Before I get rolling here, I just wanted to also say thanks to all of you for swinging by our little corner of the internet. Really, knowing that we aren't just blogging into thin air is a huge motivator for both of us to keep posting. And, as with any conversation, it helps to know who your audience is, so thanks to all of you who have and/or will post comments. We really use this blog as our lifeline back into the world since we have to be so inwardly focused during this stage of the game.
For Chris and I, when the possibility of an Ethiopian adoption presented itself, it didn't take us long to become emotionally prepared to be a mixed race family. We were ready for the gawking, the questions, the whispers and fake smiles, the whatever. We were cool with it, our families and friends were cool with it, let the rest of the world think what it may.
Here are three situations I was not prepared for:
While we were in Ethiopia we met the husband of our primary contact person, a man who I realized very quickly was worthy of my respect. Selfless, observant, engaging but not annoying, good with kids, that kind of thing. At one point he pulled me aside and said that chances were good that his life would also involve adopting an older child. He then told me that he found the way I treated Habtamu during one of his (practice) episodes, and this is the word he used, inspiring. I laughed out loud and couldn't make eye contact after that. All I had done was drag my crying son into the hallway to chill out. This was our first week together and I was totally in survival mode. The last thing I wanted was to be seen by anyone. I thanked him and somehow managed not to tell him to get a real role model.
When we were on the way home and in between flights in Washington DC, H threw a fit (not figuratively) when he found out we had to walk to another gate. So my father and I each grabbed a hand and dragged the boy halfway across the terminal. When we got to the gate, which of course was packed, we went straight for the far corner with no seats, where I planned to corral him until he settled down. It's all kind of a blur, but I don't remember it taking very long before he actually fell asleep. However, I sat there beside him for the next hour in case he woke up. Meanwhile, the guy sitting directly in front of me was wearing fatigues and an "Airborne" patch. Now, on the flight to Ethiopia I had read the memoirs of Dick Winters of the 101st Airborne division from WWII, so I was all patriotized (if that's a word) and star-struck having a real live paratrooper sitting in front of me. I wanted to say something, but what do you say to a guy who is willing to dive out of a plane for his country? Keep up the good work? Anyway, I had a full hour to let my imagination run wild of how ridiculously brave this man must be and how lame anything I could muster up to say would sound. So as the plane is boarding, HE turns to ME, and says, "You've got a long road ahead of you. Hang in there. I have a lot of respect for people who do what you're doing." Wait what? Did he just...? But he's the one... I did verbally fumble out something about the book I read and that I admired his commitment to his country, which was really just a long way of saying, "Yeah, you too!" And I thought to myself, holy crap, here's a guy who has been trained to jump out of aircraft and remain clear headed while completely surrounded by the enemy... maybe that really isn't that much different than parenthood, except I was never issued even a jump-knife.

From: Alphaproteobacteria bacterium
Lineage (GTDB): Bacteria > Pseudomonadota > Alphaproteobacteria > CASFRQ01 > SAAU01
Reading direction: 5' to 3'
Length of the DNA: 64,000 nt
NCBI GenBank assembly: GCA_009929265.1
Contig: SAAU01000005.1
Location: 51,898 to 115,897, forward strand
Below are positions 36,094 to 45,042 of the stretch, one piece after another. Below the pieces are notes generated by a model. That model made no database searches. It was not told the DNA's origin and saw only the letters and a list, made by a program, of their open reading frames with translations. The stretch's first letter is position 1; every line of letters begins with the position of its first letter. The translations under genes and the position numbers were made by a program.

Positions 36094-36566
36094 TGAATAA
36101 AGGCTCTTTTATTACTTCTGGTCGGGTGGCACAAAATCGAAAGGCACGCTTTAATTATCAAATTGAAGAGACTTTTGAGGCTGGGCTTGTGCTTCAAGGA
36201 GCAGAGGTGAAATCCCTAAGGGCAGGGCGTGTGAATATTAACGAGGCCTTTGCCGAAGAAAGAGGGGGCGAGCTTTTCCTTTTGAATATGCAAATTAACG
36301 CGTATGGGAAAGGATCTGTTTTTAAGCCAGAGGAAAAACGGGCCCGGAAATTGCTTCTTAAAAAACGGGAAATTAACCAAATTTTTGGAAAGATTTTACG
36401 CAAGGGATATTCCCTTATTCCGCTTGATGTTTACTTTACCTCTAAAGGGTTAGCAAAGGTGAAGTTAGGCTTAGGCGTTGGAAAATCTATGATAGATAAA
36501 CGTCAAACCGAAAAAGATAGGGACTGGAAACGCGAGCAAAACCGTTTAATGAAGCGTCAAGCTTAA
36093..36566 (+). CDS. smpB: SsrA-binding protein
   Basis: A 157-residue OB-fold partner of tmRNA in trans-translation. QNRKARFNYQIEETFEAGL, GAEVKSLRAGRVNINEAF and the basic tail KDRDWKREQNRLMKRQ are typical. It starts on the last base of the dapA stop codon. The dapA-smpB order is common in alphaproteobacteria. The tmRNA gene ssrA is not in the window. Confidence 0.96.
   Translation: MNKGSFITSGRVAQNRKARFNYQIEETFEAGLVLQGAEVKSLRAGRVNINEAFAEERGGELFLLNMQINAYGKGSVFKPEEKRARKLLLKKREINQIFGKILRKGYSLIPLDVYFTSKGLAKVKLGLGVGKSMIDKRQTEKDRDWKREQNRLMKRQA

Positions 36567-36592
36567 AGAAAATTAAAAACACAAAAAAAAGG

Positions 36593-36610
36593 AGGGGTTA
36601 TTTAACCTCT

Last Friday, I ran into some folks I know from the Karaoke bar. These "kids" are way out of my life-style league (I'm talking major piercings and face tattoos here) but since I occasionally attempt to sing 90's grunge songs, they know me. Anyway, they had seen me and the family out walking around and asked about how the adoption was going. I thought they were just being polite at first but I think they were genuinely interested as I got into more detail about the trip and how quickly life has changed for all of us. "Dude, you've got some serious stones to do what you're doing," one of them said. The others smiled and nodded. I asked him to repeat himself because surely I missed something. But I hadn't. A guy with a neck tattoo and something the size of a nickel through his lower lip just complimented the size of my testicles. What's the proper way to respond to that? I laughed and said, "Yeah, when I'm not singing I do things like that just to impress the cool kids."
So I guess what I'm saying is, Chris and I didn't choose this life path to gain notoriety, we did it because it's the right thing for us to do. The amount of respect and support has been staggering, unexpected, and thoroughly appreciated, though I know many of you are itching to do more. I can't wait for the children to really grasp how many people are reading their stories, waiting to help, and cheering them on.
Thank you for being part of our story.